Saturday, 15 August 2009

Review: No Angel, Jay Dobyns (2009)

We don't often think about the stress of being a police officer, a cop. But police, and especially undercover police, often suffer loss due to the complex and shadowy nature of their work. I started to think about post-traumatic stress while reading this book. Not only police but also spies, victims of crime such as those involved in terrorism, and journalists.

I thought about Adam Shand, a reporter who was held up at gunpoint while working in South Africa, and whose book I reviewed last month.

Dobyns' book, authored with ghost writer Nils Johnson-Shelton, is largely true. "All of the events, persons, and alleged crimes that occur in No Angel actually happened or existed," the Author's Note states. There was some telescoping of conversations and events in the narrative. There was some invented incidental detail. This is not a history book. Dobyns reaches for the best epithet and comes up with 'memoir'.

Unfortunately a lot gets lost. Names of main characters blend one with the next. Events that seem to be important disappear in the story, or are blended with other, similar events. The people and events make up a composite, a simulacrum of reality. Much is lost, especially those events that are seminal for the story. Big things get wasted in the crush of detail. Details lose their outline and wash into others.

Dobyns and Johnson-Shelton also err in telling us about Bird's dissolution. We are told that he is running too close to the edge and confusing the fiction of his sting with his own reality. We don't really need to be told because we can see it happening. The drama of the undercover cop is best seen from without. Inside himself Dobyns, aka 'Bird', does not recognise the signs and delineations of the world he has entered.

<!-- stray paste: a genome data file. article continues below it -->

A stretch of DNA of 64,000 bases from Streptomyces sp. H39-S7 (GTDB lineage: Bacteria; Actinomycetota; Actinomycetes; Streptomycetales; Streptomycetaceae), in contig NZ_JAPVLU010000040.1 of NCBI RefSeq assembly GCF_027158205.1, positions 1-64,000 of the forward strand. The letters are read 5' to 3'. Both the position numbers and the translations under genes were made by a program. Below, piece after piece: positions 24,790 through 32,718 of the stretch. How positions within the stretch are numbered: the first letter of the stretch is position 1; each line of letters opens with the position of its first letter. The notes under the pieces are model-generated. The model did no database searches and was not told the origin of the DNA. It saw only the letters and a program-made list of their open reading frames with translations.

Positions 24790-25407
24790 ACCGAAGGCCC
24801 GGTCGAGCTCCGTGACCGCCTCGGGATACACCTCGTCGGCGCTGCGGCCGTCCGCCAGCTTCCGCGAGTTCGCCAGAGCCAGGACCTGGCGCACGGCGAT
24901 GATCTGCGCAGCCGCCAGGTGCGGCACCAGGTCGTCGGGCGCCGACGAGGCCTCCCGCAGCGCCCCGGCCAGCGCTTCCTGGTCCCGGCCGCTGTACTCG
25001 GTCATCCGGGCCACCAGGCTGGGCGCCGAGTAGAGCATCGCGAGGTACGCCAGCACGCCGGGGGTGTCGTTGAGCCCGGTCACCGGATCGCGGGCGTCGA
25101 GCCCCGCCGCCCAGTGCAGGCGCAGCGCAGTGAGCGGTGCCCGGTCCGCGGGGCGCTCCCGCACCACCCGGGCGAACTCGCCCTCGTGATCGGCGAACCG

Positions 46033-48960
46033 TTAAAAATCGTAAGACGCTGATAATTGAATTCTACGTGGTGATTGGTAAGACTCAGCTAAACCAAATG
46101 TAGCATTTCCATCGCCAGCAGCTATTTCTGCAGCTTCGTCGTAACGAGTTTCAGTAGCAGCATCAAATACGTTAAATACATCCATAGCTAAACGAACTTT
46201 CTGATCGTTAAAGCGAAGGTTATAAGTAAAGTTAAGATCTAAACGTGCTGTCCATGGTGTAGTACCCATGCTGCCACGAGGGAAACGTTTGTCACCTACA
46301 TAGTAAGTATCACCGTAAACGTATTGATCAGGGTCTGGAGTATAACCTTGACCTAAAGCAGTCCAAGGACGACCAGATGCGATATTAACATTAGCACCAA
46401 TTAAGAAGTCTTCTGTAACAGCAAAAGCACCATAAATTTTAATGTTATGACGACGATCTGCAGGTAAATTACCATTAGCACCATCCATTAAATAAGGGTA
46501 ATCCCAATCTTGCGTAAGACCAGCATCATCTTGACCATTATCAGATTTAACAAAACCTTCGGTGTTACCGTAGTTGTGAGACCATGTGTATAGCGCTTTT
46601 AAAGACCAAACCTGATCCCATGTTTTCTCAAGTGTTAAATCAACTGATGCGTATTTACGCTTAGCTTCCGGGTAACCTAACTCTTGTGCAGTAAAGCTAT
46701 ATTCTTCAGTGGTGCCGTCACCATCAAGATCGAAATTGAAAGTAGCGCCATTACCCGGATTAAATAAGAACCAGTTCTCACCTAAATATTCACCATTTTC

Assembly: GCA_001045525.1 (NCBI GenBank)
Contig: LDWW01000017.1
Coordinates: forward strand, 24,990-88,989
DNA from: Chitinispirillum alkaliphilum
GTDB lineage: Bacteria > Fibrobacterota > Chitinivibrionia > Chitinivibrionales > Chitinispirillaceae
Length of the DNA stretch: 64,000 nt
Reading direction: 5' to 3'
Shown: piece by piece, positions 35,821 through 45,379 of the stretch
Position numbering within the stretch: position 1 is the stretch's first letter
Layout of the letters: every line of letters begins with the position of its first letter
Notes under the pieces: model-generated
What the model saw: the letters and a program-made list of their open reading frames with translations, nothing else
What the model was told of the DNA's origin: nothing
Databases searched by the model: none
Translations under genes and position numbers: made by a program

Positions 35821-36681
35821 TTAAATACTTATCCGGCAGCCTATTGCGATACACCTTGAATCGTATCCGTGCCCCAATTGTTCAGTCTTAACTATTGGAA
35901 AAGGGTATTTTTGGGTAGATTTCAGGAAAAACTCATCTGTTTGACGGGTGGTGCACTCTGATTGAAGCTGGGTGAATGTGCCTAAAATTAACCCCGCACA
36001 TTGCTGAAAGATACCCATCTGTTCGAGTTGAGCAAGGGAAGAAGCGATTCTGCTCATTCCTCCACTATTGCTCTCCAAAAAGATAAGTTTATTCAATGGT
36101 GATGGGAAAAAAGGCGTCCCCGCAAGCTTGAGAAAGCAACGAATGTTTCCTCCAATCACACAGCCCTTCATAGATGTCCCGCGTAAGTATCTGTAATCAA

There is also a bit too much stars-and-stripes bravado. This may have to do with Dobyns' post-sting trauma. After the trap was closed down on the Hells Angels, Dobyns was outed as an undercover and became unable to work in the field. He chased compensation from the Alcohol, Tobacco and Firearms unit. Convictions that seemed so promising turned to dust. The Angels took out a contract on him. He turned to God. He understood how much he needed his family. It would be close to the mark to label him a 'broken man'.

But the good v evil paradigm that raises its ugly head at various points throughout the book becomes galling. There's a little too much hardboiled righteousness. Some of the prose is a tad on the nauseating side. Dobyns may be unaware of the effect this chest-thumping creates as Bird battles the forces of evil, but Johnson-Shelton should not have been. You can't convince people you are right if you don't show them how you made mistakes, and there is a bit too much concrete in this statue of liberty. When Dobyns visited New York and went to Ground Zero, I mentally paused.

And the bikers seem a bit oafish to inspire true dread. The backstory has been sanitised a little too well. Sure, there was that woman they stomped and killed. More on that, please. But the endless high-speed rides through the red dust of Arizona do not raise your hackles, neither do the multiple gun deals Dobyns conducts in his persona of Bird. We want to know more but perhaps these guys are just not as big as they seem, not as nasty, and not as wealthy. We've come to expect more.

There is no doubt that most of the work was Johnson-Shelton's. Dobyns does not strike you as a very deep thinker or subtle observer. The ghost writer did as much as he could, but Dobyns' terrible need to reclaim some dignity after burning out on the job means we are saddled with a lot of guff.

The potential to do more was there, only there was no way to reach it. Johnson-Shelton had to work with his materials, and Dobyns provided, I feel, precious little in the way of coherency and detail. The ball won't bounce.

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